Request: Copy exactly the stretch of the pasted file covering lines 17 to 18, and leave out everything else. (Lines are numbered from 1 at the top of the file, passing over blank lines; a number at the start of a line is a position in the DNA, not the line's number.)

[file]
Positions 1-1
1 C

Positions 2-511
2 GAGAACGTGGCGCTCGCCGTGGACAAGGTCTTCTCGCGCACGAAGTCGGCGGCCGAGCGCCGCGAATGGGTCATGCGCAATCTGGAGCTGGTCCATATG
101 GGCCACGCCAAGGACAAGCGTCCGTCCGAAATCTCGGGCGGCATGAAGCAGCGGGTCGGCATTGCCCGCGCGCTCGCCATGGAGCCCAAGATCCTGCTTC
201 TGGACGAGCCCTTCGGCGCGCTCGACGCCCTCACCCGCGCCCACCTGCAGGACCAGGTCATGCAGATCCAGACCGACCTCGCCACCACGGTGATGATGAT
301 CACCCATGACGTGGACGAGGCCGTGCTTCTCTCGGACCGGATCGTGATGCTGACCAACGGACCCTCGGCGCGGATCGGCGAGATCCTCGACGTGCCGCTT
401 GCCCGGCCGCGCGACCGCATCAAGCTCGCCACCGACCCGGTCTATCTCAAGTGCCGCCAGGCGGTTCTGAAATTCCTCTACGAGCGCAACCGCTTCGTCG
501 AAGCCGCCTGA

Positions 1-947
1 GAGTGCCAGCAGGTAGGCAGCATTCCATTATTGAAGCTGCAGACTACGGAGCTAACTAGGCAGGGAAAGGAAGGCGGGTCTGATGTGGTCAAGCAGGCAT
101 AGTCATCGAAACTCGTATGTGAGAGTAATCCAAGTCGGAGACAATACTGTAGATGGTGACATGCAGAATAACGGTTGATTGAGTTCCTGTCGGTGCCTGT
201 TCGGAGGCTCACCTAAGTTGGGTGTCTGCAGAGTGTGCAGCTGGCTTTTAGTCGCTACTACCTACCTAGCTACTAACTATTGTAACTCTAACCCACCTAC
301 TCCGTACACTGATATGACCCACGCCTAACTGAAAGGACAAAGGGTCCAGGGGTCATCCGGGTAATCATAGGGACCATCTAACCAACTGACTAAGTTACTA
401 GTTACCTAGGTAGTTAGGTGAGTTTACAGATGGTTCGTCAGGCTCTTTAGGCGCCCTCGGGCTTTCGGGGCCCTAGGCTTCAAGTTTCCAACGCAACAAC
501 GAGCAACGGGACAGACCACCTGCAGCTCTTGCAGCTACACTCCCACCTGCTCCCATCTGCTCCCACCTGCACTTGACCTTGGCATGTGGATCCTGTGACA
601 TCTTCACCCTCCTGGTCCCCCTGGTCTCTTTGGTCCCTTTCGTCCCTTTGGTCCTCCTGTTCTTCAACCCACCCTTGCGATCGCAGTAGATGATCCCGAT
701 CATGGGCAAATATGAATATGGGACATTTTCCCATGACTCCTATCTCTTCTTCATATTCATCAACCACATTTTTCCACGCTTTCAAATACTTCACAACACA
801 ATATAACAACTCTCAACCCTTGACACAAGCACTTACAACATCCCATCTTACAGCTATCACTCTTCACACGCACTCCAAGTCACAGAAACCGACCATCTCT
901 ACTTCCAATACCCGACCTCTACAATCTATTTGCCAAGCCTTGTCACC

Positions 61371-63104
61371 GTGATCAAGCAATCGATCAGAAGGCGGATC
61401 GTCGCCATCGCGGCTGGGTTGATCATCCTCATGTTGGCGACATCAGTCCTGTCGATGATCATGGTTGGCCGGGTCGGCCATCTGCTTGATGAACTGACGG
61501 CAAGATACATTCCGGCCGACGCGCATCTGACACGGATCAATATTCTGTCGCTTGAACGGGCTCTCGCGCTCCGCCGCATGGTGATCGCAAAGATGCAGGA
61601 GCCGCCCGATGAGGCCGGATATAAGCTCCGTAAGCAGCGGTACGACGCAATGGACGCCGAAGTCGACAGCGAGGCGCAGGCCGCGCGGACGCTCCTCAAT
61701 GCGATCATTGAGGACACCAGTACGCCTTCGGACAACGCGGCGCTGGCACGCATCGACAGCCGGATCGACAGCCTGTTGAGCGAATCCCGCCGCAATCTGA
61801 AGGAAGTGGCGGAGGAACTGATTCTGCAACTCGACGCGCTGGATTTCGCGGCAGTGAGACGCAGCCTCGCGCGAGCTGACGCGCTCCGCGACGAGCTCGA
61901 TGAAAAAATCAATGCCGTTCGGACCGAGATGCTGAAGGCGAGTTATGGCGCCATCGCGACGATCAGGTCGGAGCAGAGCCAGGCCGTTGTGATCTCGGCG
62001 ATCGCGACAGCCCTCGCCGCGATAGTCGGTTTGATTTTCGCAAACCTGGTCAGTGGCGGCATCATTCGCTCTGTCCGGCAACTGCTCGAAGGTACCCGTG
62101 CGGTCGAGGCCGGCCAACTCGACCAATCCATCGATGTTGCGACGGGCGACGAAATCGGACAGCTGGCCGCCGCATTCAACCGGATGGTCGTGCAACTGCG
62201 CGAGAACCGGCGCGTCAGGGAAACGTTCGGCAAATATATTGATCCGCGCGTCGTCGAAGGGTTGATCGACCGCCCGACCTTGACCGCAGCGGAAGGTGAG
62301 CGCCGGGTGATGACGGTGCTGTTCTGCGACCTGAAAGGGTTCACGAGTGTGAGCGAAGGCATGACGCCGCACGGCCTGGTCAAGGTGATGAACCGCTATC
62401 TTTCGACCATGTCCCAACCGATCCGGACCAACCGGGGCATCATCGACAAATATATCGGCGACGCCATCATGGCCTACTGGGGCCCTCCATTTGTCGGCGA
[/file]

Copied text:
601 TCTTCACCCTCCTGGTCCCCCTGGTCTCTTTGGTCCCTTTCGTCCCTTTGGTCCTCCTGTTCTTCAACCCACCCTTGCGATCGCAGTAGATGATCCCGAT
701 CATGGGCAAATATGAATATGGGACATTTTCCCATGACTCCTATCTCTTCTTCATATTCATCAACCACATTTTTCCACGCTTTCAAATACTTCACAACACA